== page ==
After four V.C. Andrews movies — and the original Flowers in the Attic — nothing should surprise you. Any happy ending that the Dollanganger family finds will always be ruined in the very next film.
Thirteen years later, Cathy and Chris are invited to Foxworth Hall, the same place they spent their childhood imprisoned within. Bart is now the owner and has fixed it up while walking away from his family, even changing his last name. He might love his mother, but he has a near unhinged hatred for his uncle and stepfather.
Meanwhile, his brother Jory and his wife, Melodie are about to have twins. What would make this even worse? That’s right — Bart wants to get with his brother’s wife. And don’t worry — he still hates his adopted sister Cindy.
At Bart’s birthday party — no one over 21 should have a birthday party and even fewer should throw on for themselves — Jory and Cindy perform a ballet that ends up with Jory paralyzed because V.C. Andrews. Everyone thinks Bart is behind this, but he denies it. And Melodie starts to lament that her husband will never dance — vertically or horizontally — again.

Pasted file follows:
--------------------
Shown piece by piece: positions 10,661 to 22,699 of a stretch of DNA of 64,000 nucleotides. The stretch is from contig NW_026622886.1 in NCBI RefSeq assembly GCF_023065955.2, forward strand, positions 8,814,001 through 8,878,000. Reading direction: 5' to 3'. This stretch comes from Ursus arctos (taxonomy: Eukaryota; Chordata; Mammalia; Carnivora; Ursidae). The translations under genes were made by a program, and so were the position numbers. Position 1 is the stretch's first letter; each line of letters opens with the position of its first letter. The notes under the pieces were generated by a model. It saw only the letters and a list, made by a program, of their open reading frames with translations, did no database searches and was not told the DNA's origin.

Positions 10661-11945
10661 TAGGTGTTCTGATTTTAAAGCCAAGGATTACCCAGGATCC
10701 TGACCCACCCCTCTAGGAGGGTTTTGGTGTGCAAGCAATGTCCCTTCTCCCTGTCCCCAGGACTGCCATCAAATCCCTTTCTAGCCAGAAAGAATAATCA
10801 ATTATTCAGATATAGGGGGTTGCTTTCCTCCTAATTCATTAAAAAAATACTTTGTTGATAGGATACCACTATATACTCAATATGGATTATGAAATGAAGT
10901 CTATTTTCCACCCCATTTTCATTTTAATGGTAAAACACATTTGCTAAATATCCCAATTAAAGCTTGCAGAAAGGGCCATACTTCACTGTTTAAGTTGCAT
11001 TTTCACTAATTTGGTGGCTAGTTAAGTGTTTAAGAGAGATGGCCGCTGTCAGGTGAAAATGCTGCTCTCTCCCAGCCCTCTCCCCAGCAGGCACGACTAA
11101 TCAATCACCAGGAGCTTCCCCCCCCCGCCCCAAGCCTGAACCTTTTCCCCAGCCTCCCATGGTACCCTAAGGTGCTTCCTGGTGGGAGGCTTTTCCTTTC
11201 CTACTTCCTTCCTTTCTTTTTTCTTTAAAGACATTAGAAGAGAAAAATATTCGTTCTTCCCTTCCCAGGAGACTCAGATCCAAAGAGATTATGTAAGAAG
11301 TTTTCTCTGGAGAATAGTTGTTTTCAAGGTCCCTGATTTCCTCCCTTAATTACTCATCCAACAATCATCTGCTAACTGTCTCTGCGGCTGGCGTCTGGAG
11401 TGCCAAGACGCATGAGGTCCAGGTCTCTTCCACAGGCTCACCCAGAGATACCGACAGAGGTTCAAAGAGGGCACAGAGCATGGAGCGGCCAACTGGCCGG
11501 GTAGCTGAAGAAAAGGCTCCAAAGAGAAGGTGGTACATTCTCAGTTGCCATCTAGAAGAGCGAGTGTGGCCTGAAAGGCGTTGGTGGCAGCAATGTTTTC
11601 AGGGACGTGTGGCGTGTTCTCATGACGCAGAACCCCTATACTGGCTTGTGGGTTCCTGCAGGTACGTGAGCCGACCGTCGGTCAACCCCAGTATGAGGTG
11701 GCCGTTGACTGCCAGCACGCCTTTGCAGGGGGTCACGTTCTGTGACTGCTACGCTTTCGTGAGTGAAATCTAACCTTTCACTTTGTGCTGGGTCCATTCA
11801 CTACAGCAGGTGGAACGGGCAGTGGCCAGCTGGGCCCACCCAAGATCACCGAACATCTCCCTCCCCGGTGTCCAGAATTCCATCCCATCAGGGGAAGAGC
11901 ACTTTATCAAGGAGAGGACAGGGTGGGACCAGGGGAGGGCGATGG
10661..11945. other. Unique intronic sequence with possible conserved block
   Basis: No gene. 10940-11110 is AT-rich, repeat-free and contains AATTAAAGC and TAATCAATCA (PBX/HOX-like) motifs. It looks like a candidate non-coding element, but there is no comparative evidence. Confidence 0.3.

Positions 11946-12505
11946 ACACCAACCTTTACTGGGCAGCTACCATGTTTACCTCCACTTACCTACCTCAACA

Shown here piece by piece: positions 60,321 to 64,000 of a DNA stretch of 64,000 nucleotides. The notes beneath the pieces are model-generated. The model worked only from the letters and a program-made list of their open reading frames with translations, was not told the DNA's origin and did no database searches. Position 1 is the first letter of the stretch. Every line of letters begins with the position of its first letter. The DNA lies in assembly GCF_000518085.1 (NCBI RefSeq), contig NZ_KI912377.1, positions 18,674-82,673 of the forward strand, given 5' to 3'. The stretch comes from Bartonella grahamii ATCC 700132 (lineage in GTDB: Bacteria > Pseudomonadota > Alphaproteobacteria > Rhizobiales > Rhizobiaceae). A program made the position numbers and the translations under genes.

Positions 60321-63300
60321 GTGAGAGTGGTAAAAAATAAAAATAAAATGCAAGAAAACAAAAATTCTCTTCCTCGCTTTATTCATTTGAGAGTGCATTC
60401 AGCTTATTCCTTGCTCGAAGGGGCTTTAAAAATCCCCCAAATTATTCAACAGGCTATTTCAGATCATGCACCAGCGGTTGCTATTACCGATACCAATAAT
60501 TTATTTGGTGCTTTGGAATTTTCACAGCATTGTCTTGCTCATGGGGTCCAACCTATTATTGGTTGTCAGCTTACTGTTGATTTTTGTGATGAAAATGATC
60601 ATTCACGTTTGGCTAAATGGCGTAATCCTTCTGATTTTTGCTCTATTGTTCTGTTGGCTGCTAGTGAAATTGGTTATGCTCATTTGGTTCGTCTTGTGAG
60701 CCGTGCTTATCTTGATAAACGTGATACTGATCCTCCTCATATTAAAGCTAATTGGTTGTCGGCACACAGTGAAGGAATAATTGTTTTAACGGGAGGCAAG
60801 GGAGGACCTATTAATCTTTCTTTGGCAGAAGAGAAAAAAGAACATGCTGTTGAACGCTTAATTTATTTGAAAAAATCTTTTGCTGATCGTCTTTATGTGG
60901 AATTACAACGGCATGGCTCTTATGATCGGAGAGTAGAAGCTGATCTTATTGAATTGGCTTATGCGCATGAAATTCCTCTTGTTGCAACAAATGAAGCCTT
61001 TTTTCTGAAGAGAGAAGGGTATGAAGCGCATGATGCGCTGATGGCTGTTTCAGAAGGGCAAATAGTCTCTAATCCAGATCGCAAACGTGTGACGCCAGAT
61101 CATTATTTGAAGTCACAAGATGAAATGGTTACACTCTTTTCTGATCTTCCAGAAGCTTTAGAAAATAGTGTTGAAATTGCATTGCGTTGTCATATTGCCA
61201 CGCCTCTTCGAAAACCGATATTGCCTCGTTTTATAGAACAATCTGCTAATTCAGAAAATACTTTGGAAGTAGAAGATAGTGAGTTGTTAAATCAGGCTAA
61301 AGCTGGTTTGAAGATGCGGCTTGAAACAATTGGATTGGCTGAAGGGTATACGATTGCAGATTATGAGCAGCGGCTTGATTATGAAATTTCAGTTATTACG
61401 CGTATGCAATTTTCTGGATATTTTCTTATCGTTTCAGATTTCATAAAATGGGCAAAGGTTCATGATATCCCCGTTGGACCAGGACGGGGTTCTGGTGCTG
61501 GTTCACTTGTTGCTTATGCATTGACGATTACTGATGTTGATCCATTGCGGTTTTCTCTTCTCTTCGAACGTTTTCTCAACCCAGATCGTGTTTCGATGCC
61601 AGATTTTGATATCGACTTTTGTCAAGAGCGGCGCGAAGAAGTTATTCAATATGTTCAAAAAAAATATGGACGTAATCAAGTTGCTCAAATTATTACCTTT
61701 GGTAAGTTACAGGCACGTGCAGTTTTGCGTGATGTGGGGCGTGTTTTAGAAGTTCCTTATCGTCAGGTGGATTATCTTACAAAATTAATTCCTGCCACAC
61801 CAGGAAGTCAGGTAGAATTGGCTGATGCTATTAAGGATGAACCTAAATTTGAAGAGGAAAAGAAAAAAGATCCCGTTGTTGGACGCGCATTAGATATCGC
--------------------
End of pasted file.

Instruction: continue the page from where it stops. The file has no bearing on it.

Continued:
So much happens in this movie — Jory tries to drown himself in a pool, Bart keeps winning back Melodie and then rejecting her, Bart catches his sister Cindy in bed with her new boyfriend and flies into a tantrum — this is movie is packed with more melodrama than the first three, which I felt wasn’t possible.
Even after Melodie gives birth to twins, she’s lost her will to live and abandons the family. And oh yeah — Bart gets with Cindy and still rejects her.
Maybe a new house will fix things, thinks Chris. They even hire a nanny named Toni that they hope Jory will get with. Nope — Bart seduces and dumps her as well. He then tops all of his behavior by trying to drown one of the twins during her baptism. It takes the accidental out of nowhere death of Chris to bring the family back together.
Jory recovers, marries Tony and they raise the twins and a child of their own together. Bart becomes a TV preacher and marries his adopted sister. Only Cathy remains behind, sitting in the attic window, eventually dying of a broken heart.
This is the end of the line for this crazy family. By the end, we’d seen everybody go through hell, such as dance accidents, incestual unions and getting hit by cars. If anything, this movie should teach you to never have sex within your bloodline and to always put out road flares when you’re changing a tire.
BONUS: You can listen to the podcast where we discuss this movie.